Car review: Vauxhall Antara
As any car executive will tell you, moving with the times is key to survival. Market trends and customer buying habits change so often now that the you can’t stand still for even a moment.
When it was first launched, Vauxhall’s Antara allowed the brand to move into the expanding ‘soft-roader’ market. The car’s chunky looks and smart blend of Vauxhall design added a sense of familiarity to its go (almost) anywhere abilities thanks to the inclusion of all-wheel drive.
Second time around, and the Antara retains its trademark purposeful looks, although there’s been a general tidy up fore and aft: new lights, grille. It also gains an electronic parking brake and a new diesel engine in two states of tune plus the option of front-wheel drive.
Mechanically these options fit well with the current focus on lower emissions and fuel consumption. A predictable but welcome refining of the car’s on-road behaviour also forms part of the update package.
Aside from the on-paper changes, it shouldn’t come as a surprise that the Antara is a spacious and accommodating car. What does come as a surprise is that it rivals some full-size SUVs for a general feeling of roominess, despite boasting a similar sized footprint to a conventional family estate.
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The Antara’s cabin also boasts a more up-market ambience than before. The use of higher quality plastics and contrasting trim materials have done much to boost the car’s aesthetic appeal.
There’s a school of thought that believes such a policy will help lure customers away from more expensive premium SUVs as some buyers choose to downsize for cost saving reasons. Certainly, the general fit, finish and overall feel of the Antara’s revised cabin lends considerable weight to this argument.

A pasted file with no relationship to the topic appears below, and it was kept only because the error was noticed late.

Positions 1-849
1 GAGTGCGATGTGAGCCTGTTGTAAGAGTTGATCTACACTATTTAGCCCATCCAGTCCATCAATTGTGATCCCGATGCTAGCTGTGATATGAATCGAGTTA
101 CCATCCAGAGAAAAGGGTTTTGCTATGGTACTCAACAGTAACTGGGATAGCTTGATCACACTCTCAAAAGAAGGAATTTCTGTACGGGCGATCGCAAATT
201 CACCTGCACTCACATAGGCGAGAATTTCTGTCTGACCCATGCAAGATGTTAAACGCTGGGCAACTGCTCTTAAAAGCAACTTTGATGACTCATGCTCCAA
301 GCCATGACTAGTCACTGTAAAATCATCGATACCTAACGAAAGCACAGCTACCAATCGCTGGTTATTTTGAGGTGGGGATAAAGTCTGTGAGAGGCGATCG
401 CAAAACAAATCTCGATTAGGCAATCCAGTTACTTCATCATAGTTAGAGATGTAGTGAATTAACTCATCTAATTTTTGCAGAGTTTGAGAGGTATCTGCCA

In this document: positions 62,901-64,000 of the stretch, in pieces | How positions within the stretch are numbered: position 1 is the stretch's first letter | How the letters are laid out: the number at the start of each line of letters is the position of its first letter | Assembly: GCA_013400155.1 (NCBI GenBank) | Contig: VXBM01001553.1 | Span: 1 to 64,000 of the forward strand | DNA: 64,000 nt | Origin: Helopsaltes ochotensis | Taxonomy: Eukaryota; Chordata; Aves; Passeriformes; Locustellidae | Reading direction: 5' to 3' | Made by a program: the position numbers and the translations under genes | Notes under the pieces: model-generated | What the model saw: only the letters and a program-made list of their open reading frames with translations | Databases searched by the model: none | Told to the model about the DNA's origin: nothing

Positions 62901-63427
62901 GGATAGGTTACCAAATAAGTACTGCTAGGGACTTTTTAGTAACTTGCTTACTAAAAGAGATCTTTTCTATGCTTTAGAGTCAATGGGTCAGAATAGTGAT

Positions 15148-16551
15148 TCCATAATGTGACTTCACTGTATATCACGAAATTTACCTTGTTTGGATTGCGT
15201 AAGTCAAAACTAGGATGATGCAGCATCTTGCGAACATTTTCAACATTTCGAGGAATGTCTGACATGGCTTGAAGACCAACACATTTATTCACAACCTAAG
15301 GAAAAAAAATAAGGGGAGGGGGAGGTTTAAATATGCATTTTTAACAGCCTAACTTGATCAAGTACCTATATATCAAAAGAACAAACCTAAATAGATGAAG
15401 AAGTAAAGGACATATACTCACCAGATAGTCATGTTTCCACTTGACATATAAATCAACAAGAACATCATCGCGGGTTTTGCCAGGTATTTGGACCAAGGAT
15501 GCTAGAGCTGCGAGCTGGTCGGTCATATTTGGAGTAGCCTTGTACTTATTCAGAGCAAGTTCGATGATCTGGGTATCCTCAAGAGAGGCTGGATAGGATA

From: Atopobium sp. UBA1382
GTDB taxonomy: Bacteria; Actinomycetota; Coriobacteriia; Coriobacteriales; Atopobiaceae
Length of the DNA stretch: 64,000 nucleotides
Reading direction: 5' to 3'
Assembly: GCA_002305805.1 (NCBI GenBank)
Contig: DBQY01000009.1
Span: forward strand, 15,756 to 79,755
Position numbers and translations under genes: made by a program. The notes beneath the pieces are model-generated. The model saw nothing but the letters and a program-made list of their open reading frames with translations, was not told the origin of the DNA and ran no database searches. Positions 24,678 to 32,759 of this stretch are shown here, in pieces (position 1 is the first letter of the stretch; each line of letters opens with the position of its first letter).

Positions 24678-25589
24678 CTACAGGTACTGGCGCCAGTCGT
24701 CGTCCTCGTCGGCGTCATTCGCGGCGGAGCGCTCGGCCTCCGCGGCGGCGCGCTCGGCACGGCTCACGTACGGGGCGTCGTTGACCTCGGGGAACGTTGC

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Out on the road the Antara corners well with a minimum of body roll and stops with little effort. The car’s ride is generally compliant but Vauxhall’s engineers have opted for a slightly firm setup to boost driver enjoyment. And, even with big wheels fitted, the Antara copes well with the usual urban hazards.
Normally at this point it would be time to talk about the car’s all-wheel drive performance. However, in line with an increasing number of rivals, front-wheel drive is now an option. Predictably this is a great choice for buyers who will never venture away from the security of Tarmac and are relatively undemanding when it comes to towing caravans or trailers. The trade off is a modest improvement in fuel consumption and CO2 emissions from the Antara’s 2.2-litre diesel engine.
For some, though, the attraction of all-wheel drive is easy to justify. In reality the Antara’s ‘on demand’ system offers the best of both worlds anyway. Only working when it’s needed, the system is smart, effective and quick to respond, meaning the driver needn’t worry too much about changing conditions. Ordinarily power is sent to the front wheels, but when a loss of grip is detected that balance can change to as much as 50 per cent to the rear wheels depending on the conditions.
Factor in hill descent control and you’re all set for that muddy hill ahead.
Of course, none of this would be possible without the inclusion of Vauxhall’s new 2.2-litre diesel engine. This Euro 5 specification motor can be had with either 163 or 184 horsepower, with the former also available for front-drive variants.
Aside from power outputs, the engines also boast wallet-friendly economy credentials. The low power unit combines 44.8mpg with a CO2 rating of 167g/km. The high power option delivers 42.8mpg and 175g/km CO2.
Both prove exceptionally quiet and refined on the road and lack the noisy, rattly attributes that are still a feature of some rivals’ engines. Acceleration is brisk, especially with the 184 horsepower Antara, and the standard fit six-speed manual gearbox can be swapped for a six-speed auto - both new for the Antara.
Available in two trim levels and packing a considerable amount of standard fit safety and comfort equipment, Vauxhall’s revised Antara offers drivers a refined and enjoyable driving experience.
As an alternative to a conventional family car, the five-seat SUV’s practical cabin easily accommodated an active lifestyle, while the all-wheel drive element will be the icing on the cake for anyone seeking break away from the beaten track. By Iain Dooley
Facts at a glance
Model: Vauxhall Antara 2.2 CDTi SE 184, �25,455 on the road. Antara
range from �19,995.
Engine: 2.2-litre turbocharged diesel unit developing 184bhp.
Transmission: 6-speed manual transmission, driving all four wheels.
Performance: Maximum speed 124mph, 0-60mph 9.6 seconds.
CO2 emissions: 175g/km.